On this little piece of peaceful paradise, there is no electricity, no running water, and no cell phone service. As a lover of running water, I was a little nervous about this. Where would I poop? Upon our arrival, Kak showed us around. Behind the casita is a solar shower. Essentially this is a bucket on a pulley device that you hoist into the air and spray onto yourself as you clean your naked body, all out in the open. Neither Sean nor myself ended up showering, but both of us were impressed with the creativity. To pee, all you have to do is drop your trousers and let loose, something I’ve grown comfortable with over time due to our long hikes. The only difference here is that the ground is so dry your piss just bounces right back up and leaves little driblets all over your ankles. No big deal, though. That’s why you bring baby wipes on a camping trip. Also, urine is sterile. So, really…no big deal.
Onto the premise of pooping. Once again, all out in the open, there’s a bucket with a toilet seat on top of it. Inside the bucket are wood shavings. Next to the bucket is another bucket filled with a roll of toilet paper, more wood shavings, and a cup. Underneath the lid are instructions for how to use the throne. They are basically as follows:
Step 1: Lift lid and set bare ass on toilet seat.
Step 2: Poop.
Step 3: Wipe, but don’t use too much toilet paper.
Step 4: Cover your poop with wood shavings.
Step 5: Close lid. Think long and hard about how you just pooped in a bucket, and how it wasn’t bad at all.
The wood shavings mixed with the poop apparently become a great fertilizer, as outlined in a book Sean found on the shelf of the casita called “Holy Shit.” It was all about how much more we could be doing with poop to be more sustainable human beings. To think we flush such a valuable resource is a shame when you learn more about it.
Kak is all about sustainable living. A lot of her things are recycled. She has industrial-sized drums spread across her land to collect rainwater, which is the only water she uses. Unfortunately, this is illegal in a lot of places, including where I live, which is curious to me considering it’s doing something positive for the environment. I guess it’s not so curious when you consider that the United States throws away over half of the food it produces, and it’s usually illegal to dumpster dive or give away food that’s destined for the trash anyway.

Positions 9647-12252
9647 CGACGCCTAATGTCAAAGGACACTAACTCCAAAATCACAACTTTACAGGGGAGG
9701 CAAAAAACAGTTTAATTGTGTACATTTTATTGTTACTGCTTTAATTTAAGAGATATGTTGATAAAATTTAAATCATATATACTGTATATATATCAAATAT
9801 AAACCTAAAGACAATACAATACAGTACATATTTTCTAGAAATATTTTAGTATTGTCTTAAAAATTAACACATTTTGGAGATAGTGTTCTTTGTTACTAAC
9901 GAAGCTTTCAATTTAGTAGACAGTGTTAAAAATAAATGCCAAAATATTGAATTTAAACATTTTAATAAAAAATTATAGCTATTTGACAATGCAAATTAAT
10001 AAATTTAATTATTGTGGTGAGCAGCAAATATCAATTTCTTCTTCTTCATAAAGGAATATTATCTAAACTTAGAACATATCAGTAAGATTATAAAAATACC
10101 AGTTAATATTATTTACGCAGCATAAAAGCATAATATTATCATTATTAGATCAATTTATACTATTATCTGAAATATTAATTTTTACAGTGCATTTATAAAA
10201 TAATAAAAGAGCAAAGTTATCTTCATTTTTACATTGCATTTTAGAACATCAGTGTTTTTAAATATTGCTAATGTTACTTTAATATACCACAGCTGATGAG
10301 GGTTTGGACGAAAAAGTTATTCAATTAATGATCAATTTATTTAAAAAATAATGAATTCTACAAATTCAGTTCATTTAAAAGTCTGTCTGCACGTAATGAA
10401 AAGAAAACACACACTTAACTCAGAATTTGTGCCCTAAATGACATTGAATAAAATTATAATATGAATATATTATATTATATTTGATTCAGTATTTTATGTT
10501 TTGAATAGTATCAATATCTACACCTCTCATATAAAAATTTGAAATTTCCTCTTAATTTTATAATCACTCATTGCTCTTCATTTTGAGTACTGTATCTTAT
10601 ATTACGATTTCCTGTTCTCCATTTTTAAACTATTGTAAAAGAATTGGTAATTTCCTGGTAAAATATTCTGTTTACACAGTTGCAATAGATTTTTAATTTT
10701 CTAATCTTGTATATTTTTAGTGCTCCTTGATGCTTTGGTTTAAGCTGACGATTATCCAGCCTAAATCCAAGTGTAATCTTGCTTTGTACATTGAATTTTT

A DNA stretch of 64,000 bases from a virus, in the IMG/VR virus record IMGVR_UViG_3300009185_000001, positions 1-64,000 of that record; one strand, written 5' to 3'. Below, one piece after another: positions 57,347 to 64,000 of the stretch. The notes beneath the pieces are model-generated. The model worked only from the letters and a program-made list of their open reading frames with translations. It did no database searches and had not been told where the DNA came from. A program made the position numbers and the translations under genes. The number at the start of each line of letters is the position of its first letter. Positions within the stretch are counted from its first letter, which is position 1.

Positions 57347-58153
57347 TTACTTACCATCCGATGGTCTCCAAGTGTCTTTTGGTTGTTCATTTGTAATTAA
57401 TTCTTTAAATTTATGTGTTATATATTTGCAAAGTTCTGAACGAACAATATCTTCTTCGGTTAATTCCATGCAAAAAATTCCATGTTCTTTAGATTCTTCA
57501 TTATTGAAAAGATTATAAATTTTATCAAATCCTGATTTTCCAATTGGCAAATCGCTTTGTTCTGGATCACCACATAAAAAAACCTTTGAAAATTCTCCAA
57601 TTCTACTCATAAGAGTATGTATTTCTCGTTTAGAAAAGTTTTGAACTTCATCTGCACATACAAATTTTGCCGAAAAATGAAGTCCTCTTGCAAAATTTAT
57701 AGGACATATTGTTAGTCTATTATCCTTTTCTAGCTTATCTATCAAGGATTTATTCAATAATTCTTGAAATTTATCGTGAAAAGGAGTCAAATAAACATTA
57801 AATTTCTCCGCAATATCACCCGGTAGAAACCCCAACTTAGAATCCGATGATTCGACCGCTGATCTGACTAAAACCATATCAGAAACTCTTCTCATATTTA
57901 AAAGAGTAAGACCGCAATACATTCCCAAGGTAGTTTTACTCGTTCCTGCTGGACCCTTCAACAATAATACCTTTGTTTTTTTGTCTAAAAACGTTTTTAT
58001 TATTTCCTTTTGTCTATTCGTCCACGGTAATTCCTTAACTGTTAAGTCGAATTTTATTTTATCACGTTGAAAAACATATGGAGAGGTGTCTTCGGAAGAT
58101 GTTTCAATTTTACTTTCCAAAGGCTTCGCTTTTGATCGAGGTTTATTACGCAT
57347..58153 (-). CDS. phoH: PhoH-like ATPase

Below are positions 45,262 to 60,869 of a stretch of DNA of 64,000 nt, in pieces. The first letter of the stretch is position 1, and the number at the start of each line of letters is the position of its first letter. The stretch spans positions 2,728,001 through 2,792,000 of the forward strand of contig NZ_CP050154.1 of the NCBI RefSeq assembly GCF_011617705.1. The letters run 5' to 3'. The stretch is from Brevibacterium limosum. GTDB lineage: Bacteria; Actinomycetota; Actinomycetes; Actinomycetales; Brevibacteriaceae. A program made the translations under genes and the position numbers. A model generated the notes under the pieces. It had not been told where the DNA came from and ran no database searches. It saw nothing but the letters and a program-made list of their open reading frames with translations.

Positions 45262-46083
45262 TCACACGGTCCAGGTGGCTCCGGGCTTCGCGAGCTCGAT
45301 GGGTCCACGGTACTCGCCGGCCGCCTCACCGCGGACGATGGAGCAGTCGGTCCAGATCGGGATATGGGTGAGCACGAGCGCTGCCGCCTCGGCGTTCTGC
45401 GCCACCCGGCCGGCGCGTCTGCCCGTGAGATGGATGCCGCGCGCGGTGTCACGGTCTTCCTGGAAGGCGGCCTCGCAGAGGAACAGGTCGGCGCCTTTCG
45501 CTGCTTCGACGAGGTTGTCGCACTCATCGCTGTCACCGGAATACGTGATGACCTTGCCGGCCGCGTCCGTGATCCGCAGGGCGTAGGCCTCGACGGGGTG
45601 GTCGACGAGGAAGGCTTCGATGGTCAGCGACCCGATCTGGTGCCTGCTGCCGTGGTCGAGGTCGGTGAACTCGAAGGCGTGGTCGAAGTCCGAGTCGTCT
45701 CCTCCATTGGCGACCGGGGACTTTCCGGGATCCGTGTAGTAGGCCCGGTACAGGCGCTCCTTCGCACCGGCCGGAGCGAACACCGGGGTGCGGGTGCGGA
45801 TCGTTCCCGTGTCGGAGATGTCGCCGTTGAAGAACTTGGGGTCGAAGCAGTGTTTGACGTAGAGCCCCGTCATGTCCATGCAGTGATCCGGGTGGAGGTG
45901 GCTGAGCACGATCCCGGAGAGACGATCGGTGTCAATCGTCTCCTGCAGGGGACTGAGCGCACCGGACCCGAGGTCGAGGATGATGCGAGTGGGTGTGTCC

I pooped in the bucket twice. I would poop in a bucket again if the situation arose. I would pee on the dry earth and welcome the warm sprinkle around my ankles. I would lie in bed in a hot shed with floor to ceiling windows and read a book next to my boyfriend. I would play Go Fish on a patio in between staring at the wilderness around me. I would drive down a rock road and excitedly point out every single jackrabbit that jumped across the path. I would do it all again and I would do it longer and I would ask more questions about how Kak got to this place in her life. I think we could all use some time at Casita Tara.
Living like this for a couple of days reminded me of something I already knew. It’s not about your car, your internet connection, or the square footage of your living quarters. It’s cool to poop in buckets, to use that poop to fertilize the food you eat, to rely on the rain to give you the water you need to survive. It’s smart to save your energy for your garden and your animals rather than expending it on the uselessness of acquiring things to make your peers jealous. It’s magical to wake up in the morning and not be able to pull your phone out to browse the often mind-numbing content we all post on Facebook, to instead walk out the door to your makeshift bedroom and be surrounded by real beauty.
So, in times of desperation I think of Kak’s. How simple it was. How she made it work and how she lives a life of purpose without worrying about the judgment of others. I remind myself that it’s okay not to have a smart phone, that maybe it’s good that it crashes every time I try to open an app. I tell myself that it’s not a big deal that I can’t afford some of the things other people have. It’s merely stuff, and I’m doing just fine without it.
I tell myself these things and I believe them because they’re true.